They were allowed to open bank accounts, purchase property for self-occupation and suitable accommodation for carrying out self-employment, take self-employment and obtain driving licenses, PAN cards (Income tax cards) and Aadhar numbers (social security cards). Earlier, in September 2015, the entry and stay of Hindus, Sikhs, Christians, Jains, Parsis and Buddhists from Pakistan and Bangladesh who had come to India fearing religious persecution, either without valid documents or with documents whose validity had since expired, had been regularized by the government.

One could validly question, why then there is a change in the policy of the government vis-à-vis the Rohingyas? Just because a majority of Rohingyas happen to be following a particular faith or practicing a particular religion.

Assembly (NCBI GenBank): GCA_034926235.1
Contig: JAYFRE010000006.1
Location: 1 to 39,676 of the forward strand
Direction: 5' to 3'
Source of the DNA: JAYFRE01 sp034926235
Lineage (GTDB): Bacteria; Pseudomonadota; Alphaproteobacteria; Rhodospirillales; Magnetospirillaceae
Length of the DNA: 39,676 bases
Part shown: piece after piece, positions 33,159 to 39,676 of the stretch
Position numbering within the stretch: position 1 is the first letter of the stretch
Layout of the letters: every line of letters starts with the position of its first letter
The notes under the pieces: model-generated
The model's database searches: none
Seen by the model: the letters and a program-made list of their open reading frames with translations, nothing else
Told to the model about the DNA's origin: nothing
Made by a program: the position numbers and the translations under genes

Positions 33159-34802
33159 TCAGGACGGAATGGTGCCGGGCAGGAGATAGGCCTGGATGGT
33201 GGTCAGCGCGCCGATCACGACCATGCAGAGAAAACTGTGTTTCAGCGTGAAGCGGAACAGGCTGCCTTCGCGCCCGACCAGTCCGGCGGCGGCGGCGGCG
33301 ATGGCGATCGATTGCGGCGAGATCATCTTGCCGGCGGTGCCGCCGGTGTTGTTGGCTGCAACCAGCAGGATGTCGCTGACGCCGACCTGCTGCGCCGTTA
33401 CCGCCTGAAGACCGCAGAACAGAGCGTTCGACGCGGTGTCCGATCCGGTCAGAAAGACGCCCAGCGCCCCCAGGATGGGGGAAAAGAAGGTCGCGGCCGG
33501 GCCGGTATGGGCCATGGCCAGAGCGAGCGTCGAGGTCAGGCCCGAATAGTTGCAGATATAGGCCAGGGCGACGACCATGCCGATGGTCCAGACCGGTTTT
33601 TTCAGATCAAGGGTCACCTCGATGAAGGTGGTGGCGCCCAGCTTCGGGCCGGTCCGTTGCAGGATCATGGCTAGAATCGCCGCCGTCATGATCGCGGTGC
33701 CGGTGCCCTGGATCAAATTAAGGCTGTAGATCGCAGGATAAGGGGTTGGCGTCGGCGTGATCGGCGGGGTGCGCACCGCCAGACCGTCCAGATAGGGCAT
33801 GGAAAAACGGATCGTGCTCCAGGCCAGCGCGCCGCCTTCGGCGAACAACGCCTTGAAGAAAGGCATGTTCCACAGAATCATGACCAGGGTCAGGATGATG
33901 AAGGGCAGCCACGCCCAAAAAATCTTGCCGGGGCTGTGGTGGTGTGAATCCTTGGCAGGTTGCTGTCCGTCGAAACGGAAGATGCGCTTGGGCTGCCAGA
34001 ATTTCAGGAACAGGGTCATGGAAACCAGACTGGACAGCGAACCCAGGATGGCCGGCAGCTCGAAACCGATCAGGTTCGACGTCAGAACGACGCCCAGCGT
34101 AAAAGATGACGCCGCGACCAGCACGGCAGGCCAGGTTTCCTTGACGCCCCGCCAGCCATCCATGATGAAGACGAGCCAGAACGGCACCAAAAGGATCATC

Now from legal and logical perspective, what could a state do at the most when foreigners cross over to its border illegally and stay in the country without permission. Sure, it could try, punish and put them in jail. Alternatively, it could repatriate them or force them to return to their countries. However, if such people happen to be stateless or do not have any document or evidence to prove their nationality or their country refuses to accept them, can the state throw them into the wild desert or the open seas? The current situation of the Rohingyas is that they would prefer to stay inside the jails rather than returning home.